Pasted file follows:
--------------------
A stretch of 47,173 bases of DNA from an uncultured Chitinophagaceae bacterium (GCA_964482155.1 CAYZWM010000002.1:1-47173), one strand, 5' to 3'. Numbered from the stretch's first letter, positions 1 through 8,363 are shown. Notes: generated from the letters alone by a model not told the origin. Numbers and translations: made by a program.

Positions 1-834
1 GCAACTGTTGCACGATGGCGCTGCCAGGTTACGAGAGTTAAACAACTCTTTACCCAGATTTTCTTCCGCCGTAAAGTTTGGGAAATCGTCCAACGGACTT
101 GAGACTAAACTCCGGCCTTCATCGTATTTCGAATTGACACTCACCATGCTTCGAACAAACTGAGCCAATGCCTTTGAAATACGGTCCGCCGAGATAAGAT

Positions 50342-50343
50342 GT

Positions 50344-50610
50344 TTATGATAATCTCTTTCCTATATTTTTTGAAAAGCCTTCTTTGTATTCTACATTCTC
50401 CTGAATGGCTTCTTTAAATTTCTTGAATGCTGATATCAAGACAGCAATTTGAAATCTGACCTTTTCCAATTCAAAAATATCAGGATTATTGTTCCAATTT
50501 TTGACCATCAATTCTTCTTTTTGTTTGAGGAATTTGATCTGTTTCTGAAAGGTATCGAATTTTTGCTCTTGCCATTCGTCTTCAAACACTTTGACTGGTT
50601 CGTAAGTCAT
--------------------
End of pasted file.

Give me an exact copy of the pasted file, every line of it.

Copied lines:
A stretch of 47,173 bases of DNA from an uncultured Chitinophagaceae bacterium (GCA_964482155.1 CAYZWM010000002.1:1-47173), one strand, 5' to 3'. Numbered from the stretch's first letter, positions 1 through 8,363 are shown. Notes: generated from the letters alone by a model not told the origin. Numbers and translations: made by a program.

Positions 1-834
1 GCAACTGTTGCACGATGGCGCTGCCAGGTTACGAGAGTTAAACAACTCTTTACCCAGATTTTCTTCCGCCGTAAAGTTTGGGAAATCGTCCAACGGACTT
101 GAGACTAAACTCCGGCCTTCATCGTATTTCGAATTGACACTCACCATGCTTCGAACAAACTGAGCCAATGCCTTTGAAATACGGTCCGCCGAGATAAGAT

Positions 50342-50343
50342 GT

Positions 50344-50610
50344 TTATGATAATCTCTTTCCTATATTTTTTGAAAAGCCTTCTTTGTATTCTACATTCTC
50401 CTGAATGGCTTCTTTAAATTTCTTGAATGCTGATATCAAGACAGCAATTTGAAATCTGACCTTTTCCAATTCAAAAATATCAGGATTATTGTTCCAATTT
50501 TTGACCATCAATTCTTCTTTTTGTTTGAGGAATTTGATCTGTTTCTGAAAGGTATCGAATTTTTGCTCTTGCCATTCGTCTTCAAACACTTTGACTGGTT
50601 CGTAAGTCAT